The harmful implications of generalizing cultures


Graphic illustration by Claire Chiu

Labeling non-Western cultures as “primitive” not only perpetuates ignorance and disregards the inherent complexity of cultures, but also fosters the idea that there is no room for inclusion of non-Western cultures.

Claire Chiu, Writer

America is globally known as a multicultural haven. From the Europeans arriving in the 1900s to the wave of Asian immigrants arriving during the technological Gold Rush, America’s success is largely dependent on its multicultural population. But America also has a long history of prejudice, often labeling non-Western cultures as “primitive.” Not only does this word perpetuate ignorance and disregards the inherent complexity of cultures, but it also fosters the idea that there is no room for inclusion of non-Western cultures.

While early anthropologists and colonizers used the term “primitive cultures” to describe the customs and traditions of third world civilizations, this expression has since been determined as unacceptable for the reason that it prevents people from being understood at an equal level. Its connotation when used to describe people is clear: it’s dehumanizing. However, the term primitive is still used widely in mainstream media. Major media news anchors on CNN, Fox and more have all used “primitive” or synonyms to describe African people during coverage of Black History Month. 

Rather than assuming that the Western society is inherently more socially and technologically advanced than other cultures, it is important to report without bias. Many media sources treat the Western societal model as a benchmark, and everything straying from it as an anomaly or even unethical. This brings up the issue of perspective. For example, in many textbooks and articles, there is rarely an unbiased account of what different political and economic systems in other countries are like. In the class Principles of Business, the textbook teaches students that traditional and command economies are inherently inferior in comparison to the Western market economy. This association is completely false, however, as it attributes economic success to the Western market model itself rather than the technological advances that created it.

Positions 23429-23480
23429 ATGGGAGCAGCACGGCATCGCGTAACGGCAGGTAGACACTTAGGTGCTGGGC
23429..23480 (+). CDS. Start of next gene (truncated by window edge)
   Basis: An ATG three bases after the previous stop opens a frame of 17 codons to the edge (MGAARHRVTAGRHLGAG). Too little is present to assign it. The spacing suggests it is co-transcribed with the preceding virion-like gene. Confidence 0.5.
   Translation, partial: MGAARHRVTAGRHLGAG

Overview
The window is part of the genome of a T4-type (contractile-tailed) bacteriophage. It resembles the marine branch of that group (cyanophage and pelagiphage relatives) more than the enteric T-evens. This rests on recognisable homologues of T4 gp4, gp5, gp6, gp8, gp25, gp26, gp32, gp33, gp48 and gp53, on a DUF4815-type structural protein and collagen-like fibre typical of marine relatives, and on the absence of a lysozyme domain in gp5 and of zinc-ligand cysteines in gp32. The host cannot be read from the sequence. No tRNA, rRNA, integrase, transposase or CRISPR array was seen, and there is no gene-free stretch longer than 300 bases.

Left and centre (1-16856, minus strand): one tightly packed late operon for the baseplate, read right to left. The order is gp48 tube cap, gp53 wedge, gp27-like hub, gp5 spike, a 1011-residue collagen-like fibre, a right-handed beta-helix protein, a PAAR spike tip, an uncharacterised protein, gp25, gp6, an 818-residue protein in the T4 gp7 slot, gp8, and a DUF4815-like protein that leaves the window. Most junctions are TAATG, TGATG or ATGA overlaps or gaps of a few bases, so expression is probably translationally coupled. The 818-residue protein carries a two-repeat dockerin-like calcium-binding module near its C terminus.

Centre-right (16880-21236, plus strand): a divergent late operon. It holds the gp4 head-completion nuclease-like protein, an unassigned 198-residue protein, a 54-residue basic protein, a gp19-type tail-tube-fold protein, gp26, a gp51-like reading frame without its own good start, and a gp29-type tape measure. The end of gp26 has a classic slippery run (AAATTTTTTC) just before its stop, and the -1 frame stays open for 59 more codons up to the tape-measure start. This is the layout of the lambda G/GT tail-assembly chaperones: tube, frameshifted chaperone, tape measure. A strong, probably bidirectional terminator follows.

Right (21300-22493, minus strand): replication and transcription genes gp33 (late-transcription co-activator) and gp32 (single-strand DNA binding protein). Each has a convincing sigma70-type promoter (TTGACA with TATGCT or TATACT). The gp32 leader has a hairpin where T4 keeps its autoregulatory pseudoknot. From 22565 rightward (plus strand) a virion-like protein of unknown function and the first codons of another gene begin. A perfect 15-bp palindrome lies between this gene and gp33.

“We always have to remind ourselves that the winners write history,” said Welsh. “Whoever is winning right now is spreading the word that they did the best job.”

Overwhelming nationalism and political propaganda furthered by technology have only allowed this rhetoric to spread further. Although people may not outright call cultures “primitive,” they imply this conception through negative commentary and comparisons to Western culture, mainly on social media. For example, Donald Trump’s series of speeches and tweets referring to coronavirus as the “Chinese flu” encourages discrimination against Asians which in turn has fueled anti-Asian hate in the past year. After the false rumor that COVID-19 was caused by consumption of bats spread, many racists began mocking Asian cultures for the minority population that did consume bats. Thus, it is even more crucial to portray cultures accurately across all platforms. Furthermore, labeling cultures as primitive is presumptuous and flawed. A common example is the portrayal of cultures in “third-world countries” such as South Africa and Indonesia as poor and underdeveloped, a notion disproven by their historic achievements. 

“In textbooks portrayals of Western countries, they’ll be extremely modern,” Biram said. “But if you see an African or South Asian country, then you see that most times, like the media, the focus is on the negative aspects of those countries such as dirty streets and conflict.”

In truth, there is astounding ethnic and tribal diversity in South Africa that enables a preservation of rich customs, ancestral wisdom and rare art techniques. As for Indonesia, it was one of the first pioneers of martial arts, intricate Bali handcrafts and mesmerizing temple architecture. Western medicine was even derived from non-Western medicinal practices. To generalize cultures by their present national conflict or simply by their differences from Western culture is to disregard such cultural feats and their contributions to human history.  

In order to pursue a more progressive representation of the world and break the bubble that this harmful phrase cultivates, it is imperative to change the way the general public talks about non-Western cultures — starting by removing the term “primitive cultures” from our vocabulary. 

“The first step to like solving this problem is acknowledging our own internal biases,” said Biram. “We need to understand that.”